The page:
A Stochastic Intracellular Model of Anthrax Infection With Spore Germination Heterogeneity

Bevelynn Williams, Martín López-García*, Joseph J. Gillard, Thomas R. Laws, Grant Lythe, Jonathan Carruthers, Thomas Finnie, Carmen Molina-París

*Corresponding author for this work

Research output: Contribution to journalArticlepeer-review

Abstract

We present a stochastic mathematical model of the intracellular infection dynamics of Bacillus anthracis in macrophages. Following inhalation of B. anthracis spores, these are ingested by alveolar phagocytes. Ingested spores then begin to germinate and divide intracellularly. This can lead to the eventual death of the host cell and the extracellular release of bacterial progeny. Some macrophages successfully eliminate the intracellular bacteria and will recover. Here, a stochastic birth-and-death process with catastrophe is proposed, which includes the mechanism of spore germination and maturation of B. anthracis. The resulting model is used to explore the potential for heterogeneity in the spore germination rate, with the consideration of two extreme cases for the rate distribution: continuous Gaussian and discrete Bernoulli. We make use of approximate Bayesian computation to calibrate our model using experimental measurements from in vitro infection of murine peritoneal macrophages with spores of the Sterne 34F2 strain of B. anthracis. The calibrated stochastic model allows us to compute the probability of rupture, mean time to rupture, and rupture size distribution, of a macrophage that has been infected with one spore. We also obtain the mean spore and bacterial loads over time for a population of cells, each assumed to be initially infected with a single spore. Our results support the existence of significant heterogeneity in the germination rate, with a subset of spores expected to germinate much later than the majority. Furthermore, in agreement with experimental evidence, our results suggest that most of the spores taken up by macrophages are likely to be eliminated by the host cell, but a few germinated spores may survive phagocytosis and lead to the death of the infected cell. Finally, we discuss how this stochastic modelling approach, together with dose-response data, allows us to quantify and predict individual infection risk following exposure.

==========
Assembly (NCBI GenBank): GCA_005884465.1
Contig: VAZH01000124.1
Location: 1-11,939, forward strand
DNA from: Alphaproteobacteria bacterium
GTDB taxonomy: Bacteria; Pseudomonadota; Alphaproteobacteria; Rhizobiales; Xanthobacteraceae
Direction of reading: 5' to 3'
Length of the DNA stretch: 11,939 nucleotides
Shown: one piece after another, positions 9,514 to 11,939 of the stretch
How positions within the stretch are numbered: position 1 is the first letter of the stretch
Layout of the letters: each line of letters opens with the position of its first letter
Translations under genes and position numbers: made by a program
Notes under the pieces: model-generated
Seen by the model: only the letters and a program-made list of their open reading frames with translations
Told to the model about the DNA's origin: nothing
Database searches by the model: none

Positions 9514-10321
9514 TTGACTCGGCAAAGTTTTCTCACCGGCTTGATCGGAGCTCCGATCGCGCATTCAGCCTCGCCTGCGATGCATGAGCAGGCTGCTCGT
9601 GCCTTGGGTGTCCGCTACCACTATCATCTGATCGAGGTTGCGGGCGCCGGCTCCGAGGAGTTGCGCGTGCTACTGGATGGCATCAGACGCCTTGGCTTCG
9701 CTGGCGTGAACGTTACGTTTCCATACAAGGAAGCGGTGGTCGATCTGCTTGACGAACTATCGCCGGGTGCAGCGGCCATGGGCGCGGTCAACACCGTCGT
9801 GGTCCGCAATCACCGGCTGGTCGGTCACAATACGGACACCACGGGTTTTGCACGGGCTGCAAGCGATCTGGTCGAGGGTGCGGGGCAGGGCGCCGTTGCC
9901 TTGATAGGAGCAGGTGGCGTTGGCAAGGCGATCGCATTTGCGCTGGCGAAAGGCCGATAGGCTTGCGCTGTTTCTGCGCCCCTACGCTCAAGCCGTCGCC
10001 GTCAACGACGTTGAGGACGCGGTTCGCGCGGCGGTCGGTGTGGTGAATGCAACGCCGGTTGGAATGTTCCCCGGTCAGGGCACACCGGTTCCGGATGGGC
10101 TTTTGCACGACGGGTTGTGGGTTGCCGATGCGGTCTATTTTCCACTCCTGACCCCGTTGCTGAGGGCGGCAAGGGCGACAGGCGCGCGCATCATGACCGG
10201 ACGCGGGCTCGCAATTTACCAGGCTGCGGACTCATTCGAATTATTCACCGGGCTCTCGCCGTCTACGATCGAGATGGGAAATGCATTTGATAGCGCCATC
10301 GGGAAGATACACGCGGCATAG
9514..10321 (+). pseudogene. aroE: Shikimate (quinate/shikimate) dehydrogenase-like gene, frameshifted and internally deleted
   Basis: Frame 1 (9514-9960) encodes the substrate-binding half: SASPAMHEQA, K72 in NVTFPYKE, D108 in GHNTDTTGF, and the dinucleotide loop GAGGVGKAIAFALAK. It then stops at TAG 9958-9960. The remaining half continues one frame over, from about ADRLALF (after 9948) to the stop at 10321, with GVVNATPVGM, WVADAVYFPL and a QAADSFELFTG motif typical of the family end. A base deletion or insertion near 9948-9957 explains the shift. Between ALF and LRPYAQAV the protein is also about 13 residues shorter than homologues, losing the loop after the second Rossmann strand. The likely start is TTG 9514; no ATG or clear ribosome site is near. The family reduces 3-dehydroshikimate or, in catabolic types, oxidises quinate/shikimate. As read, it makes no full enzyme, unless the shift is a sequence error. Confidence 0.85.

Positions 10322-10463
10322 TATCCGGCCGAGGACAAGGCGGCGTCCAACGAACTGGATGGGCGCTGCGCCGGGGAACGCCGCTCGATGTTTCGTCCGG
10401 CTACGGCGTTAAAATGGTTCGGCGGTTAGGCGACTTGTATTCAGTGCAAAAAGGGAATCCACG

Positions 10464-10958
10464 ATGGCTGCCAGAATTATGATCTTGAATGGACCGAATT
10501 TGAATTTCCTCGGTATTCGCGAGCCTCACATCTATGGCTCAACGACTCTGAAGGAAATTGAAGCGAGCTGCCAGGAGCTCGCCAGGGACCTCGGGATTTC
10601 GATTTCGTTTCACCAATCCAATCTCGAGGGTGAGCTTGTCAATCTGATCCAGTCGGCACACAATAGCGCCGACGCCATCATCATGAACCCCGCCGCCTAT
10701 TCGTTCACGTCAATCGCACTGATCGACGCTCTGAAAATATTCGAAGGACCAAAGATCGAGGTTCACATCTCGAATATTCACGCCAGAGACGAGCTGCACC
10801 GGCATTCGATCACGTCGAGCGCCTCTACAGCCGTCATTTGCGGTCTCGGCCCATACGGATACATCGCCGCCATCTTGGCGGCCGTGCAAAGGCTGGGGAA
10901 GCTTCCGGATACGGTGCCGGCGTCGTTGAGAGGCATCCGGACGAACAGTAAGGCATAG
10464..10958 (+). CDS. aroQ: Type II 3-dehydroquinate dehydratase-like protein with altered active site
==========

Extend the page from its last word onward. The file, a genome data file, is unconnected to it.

Original languageEnglish
Article number688257
JournalFrontiers in Immunology
Volume12
DOIs
Publication statusPublished - 23 Aug 2021

Bibliographical note

Funding Information:
BW is supported by an EPSRC CASE studentship, project reference 2345914, in partnership with Dstl under contract number DSTLX-1000142022.

Publisher Copyright:
© Copyright © 2021 Williams, López-García, Gillard, Laws, Lythe, Carruthers, Finnie and Molina-París.

Keywords

  • Bacillus anthracis
  • Markov process
  • approximate Bayesian computation
  • dose-response
  • intracellular model
  • rupture size distribution
  • spore germination
  • time to macrophage rupture

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